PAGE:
What's the best way to privately report a security problem in bitcoin core?
I'm more concerned with adding more utilities to bitcoin core than the test framework expanding to test them
so it integrates somewhat more closely with the existing tests that bitcoin-tx which is an independend utility
promag: I'd say it's probably better to keep them separate if possible. Take a look at the bitcoin-tx tests in test/util. Tests for bitcoin-wallet-tool should probably go in there.
jnewbery: do you think BitcoinTestFramework should be used/extended to support bitcoin-wallet-tool tests?
In the file there are signatures for bitcoin-0.10.4rc1 !
Is it on purpose, that the SHA256SUMs file in https://bitcoincore.org/bin/bitcoin-core-0.17.0/test.rc4/ is now named SHA256SUMS instead of SHA256SUMS.asc like it used to be named in the past? Because I have a download script and that looks for the file SHA256SUMS.asc to verfiy the download and the script does fail now because of missing signature file.
gmaxwell, I was just building a fresh bitcoin and noticed I still had a madvise(MADV_RANDOM) when mmapping read only data in leveldb, Is this worth a PR? It seem to reduces the number of pages fetched, but I don't have a good way to show if it actually helps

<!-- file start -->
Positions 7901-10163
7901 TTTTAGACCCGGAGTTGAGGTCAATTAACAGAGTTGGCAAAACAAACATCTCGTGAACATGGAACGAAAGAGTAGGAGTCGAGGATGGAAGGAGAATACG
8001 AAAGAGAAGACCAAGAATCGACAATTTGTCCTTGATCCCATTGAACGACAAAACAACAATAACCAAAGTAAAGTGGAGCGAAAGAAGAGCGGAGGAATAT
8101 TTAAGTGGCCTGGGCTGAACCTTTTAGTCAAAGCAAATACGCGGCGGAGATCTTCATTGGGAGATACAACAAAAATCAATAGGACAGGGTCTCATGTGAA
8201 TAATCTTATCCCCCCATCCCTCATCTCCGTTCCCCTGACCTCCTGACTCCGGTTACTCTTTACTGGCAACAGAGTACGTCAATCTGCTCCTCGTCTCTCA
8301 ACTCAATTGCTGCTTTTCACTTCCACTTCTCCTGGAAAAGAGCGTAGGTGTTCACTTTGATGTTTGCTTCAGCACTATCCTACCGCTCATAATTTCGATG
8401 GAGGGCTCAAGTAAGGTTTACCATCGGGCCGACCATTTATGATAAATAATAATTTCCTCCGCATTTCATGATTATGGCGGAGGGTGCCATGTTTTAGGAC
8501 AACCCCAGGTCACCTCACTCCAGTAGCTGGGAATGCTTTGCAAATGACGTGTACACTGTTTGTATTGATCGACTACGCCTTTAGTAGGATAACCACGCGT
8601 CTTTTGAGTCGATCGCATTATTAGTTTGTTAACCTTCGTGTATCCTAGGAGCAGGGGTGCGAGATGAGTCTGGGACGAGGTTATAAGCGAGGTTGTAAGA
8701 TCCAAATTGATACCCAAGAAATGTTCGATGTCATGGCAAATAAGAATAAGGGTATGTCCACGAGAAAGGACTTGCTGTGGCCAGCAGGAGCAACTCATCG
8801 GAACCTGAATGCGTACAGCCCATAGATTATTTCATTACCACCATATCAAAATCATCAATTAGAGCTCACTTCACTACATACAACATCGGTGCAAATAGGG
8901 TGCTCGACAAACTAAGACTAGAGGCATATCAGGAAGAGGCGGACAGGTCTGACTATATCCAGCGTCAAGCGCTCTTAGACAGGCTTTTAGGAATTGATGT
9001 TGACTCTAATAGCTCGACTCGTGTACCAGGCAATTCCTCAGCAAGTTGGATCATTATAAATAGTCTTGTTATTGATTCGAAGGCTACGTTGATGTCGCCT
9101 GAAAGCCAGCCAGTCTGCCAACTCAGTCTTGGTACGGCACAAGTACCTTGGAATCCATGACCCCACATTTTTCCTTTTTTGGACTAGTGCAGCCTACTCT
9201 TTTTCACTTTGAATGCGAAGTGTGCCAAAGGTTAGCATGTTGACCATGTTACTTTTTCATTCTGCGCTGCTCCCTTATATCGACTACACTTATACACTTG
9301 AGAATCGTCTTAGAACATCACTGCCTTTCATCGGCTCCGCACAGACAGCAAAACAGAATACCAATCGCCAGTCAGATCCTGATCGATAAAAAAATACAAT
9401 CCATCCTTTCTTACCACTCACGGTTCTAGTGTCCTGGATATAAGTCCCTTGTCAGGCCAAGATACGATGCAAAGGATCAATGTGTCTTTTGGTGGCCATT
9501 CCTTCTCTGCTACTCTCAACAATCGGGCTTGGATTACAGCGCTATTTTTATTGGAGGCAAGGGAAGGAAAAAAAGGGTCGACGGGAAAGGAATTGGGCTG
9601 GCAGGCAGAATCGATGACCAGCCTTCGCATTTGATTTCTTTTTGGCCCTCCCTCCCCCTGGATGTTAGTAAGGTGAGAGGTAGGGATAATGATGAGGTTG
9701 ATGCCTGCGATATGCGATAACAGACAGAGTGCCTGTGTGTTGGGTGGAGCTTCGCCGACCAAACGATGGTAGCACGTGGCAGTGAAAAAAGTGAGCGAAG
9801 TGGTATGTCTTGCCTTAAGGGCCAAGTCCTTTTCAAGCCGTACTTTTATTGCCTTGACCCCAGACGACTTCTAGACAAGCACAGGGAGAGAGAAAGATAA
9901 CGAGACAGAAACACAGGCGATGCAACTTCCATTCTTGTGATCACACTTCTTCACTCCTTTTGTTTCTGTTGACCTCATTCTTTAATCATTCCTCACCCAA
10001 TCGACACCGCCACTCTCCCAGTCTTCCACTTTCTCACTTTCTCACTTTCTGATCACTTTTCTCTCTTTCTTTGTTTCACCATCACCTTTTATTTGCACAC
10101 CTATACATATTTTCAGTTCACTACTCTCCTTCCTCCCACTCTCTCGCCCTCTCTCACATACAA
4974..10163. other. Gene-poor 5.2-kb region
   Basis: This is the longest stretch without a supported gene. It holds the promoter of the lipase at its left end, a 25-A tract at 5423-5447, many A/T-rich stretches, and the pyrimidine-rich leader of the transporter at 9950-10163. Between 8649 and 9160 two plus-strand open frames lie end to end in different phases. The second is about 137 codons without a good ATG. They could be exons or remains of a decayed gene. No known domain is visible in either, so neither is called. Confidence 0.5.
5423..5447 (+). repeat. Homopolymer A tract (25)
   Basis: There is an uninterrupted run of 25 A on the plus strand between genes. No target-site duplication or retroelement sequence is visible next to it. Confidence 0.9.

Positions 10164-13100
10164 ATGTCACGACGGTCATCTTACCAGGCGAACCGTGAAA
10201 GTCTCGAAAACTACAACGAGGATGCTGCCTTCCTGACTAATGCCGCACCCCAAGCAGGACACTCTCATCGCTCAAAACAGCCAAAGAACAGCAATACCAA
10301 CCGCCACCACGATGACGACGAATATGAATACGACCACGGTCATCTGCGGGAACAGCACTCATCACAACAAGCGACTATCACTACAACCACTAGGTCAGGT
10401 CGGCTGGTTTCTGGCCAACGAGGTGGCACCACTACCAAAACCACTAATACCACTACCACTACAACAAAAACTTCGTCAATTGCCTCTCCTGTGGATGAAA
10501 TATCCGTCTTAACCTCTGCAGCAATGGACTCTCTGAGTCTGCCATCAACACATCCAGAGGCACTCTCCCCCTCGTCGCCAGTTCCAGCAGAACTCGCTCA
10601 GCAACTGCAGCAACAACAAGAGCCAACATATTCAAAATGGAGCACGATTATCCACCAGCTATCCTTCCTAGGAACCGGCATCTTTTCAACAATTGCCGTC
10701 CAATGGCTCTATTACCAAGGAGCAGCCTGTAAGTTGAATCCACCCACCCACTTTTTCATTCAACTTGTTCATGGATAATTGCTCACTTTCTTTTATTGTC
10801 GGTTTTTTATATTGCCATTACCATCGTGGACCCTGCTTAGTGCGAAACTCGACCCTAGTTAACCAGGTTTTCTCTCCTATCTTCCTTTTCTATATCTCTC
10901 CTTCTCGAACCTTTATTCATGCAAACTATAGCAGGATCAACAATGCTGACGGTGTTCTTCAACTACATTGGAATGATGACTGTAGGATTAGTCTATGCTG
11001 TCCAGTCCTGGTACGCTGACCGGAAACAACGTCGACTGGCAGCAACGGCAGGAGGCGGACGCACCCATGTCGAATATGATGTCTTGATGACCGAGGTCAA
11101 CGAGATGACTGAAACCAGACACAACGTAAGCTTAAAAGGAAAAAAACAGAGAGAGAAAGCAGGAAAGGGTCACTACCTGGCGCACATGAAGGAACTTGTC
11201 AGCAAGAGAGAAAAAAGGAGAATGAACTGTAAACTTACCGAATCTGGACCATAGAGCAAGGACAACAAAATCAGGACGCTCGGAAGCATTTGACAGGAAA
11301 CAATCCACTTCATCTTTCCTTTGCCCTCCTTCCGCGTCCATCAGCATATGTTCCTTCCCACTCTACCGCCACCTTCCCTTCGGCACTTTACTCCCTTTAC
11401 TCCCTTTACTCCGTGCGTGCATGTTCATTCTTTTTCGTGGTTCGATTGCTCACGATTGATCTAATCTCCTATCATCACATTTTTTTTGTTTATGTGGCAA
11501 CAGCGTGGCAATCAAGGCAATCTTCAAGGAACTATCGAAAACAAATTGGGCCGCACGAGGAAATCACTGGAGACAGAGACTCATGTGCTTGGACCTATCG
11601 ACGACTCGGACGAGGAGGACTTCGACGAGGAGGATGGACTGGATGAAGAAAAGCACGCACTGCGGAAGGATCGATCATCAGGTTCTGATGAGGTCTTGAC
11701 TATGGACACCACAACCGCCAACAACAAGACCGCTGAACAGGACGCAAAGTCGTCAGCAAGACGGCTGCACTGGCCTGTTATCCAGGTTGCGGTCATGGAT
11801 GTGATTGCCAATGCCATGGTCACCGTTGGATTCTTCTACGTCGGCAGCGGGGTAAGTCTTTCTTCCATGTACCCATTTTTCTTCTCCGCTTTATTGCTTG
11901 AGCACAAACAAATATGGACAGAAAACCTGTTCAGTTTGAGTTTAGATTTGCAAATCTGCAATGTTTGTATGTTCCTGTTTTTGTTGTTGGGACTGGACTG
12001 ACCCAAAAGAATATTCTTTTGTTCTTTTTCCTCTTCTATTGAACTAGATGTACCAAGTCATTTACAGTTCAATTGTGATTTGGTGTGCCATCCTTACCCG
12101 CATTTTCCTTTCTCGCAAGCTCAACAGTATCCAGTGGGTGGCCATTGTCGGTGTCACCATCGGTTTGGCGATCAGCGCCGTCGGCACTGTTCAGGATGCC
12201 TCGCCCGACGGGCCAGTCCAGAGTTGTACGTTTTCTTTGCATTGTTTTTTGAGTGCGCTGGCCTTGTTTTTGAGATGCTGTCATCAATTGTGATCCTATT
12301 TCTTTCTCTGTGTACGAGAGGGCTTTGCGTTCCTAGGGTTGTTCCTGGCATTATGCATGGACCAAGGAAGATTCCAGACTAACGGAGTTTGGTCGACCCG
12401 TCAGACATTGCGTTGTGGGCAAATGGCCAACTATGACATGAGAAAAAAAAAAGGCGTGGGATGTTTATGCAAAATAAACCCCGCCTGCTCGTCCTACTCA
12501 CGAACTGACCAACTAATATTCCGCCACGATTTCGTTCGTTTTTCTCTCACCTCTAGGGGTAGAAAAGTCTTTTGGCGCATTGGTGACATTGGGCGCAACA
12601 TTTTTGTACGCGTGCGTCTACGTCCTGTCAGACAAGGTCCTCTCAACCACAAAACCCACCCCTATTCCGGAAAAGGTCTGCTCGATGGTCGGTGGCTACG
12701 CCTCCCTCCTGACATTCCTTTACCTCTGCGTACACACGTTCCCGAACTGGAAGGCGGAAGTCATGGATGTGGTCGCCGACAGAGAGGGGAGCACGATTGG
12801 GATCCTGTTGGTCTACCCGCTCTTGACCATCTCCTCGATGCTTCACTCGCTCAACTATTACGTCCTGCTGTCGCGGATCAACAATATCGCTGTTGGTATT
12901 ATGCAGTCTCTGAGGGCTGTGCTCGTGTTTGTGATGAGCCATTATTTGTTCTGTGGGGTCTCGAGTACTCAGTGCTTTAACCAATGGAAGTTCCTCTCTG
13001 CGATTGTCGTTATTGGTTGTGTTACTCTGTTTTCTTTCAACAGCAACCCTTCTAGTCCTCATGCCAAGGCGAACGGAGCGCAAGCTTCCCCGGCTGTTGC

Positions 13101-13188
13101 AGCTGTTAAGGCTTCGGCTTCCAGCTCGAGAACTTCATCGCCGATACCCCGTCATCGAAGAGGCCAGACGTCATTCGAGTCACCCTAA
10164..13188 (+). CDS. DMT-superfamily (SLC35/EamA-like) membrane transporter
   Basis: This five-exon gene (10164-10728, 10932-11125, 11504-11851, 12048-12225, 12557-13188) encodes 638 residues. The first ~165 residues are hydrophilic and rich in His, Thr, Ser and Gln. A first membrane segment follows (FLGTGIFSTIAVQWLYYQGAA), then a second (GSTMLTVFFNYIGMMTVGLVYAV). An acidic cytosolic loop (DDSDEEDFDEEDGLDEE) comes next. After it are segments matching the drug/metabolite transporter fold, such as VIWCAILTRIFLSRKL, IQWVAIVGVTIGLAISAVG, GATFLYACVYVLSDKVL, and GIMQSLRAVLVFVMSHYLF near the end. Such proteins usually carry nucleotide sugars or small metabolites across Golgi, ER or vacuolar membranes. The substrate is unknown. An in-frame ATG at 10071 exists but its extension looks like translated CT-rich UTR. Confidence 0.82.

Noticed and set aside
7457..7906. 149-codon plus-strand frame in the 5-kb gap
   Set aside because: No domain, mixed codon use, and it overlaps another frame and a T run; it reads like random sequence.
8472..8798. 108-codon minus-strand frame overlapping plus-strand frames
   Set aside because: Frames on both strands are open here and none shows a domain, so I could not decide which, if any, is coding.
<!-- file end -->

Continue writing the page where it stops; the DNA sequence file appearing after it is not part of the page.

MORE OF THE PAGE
I'm trying to build the man pages on a Gitian box, which doesn't have a display. Any idea how to get around "QXcbConnection: Could not connect to display" for "bitcoin-qt --help"?
zndtoshi: this is more appropriate for #bitcoin, please ask it there.
miners. They have a veto option by signaling acceptance or not of a future softfork. But they should/will meet with everyone else at the Schelling point as well. Is there a REAL need for mining nodes to signal inside the Bitcoin Network? If not, are there any risks to remove mining node signaling?
Pierre Rochard explained in a presentation about Bitcoin Governance that consensus is reached similary to people meeting at the Schelling point: they know the city but not the location and hour to meet. They will think what the other would do and vice versa and in NY meet in Grand Central Station at noon without communicating. So conseus in Bitcoin is the same: everyone gravitates to the right software to use or the rig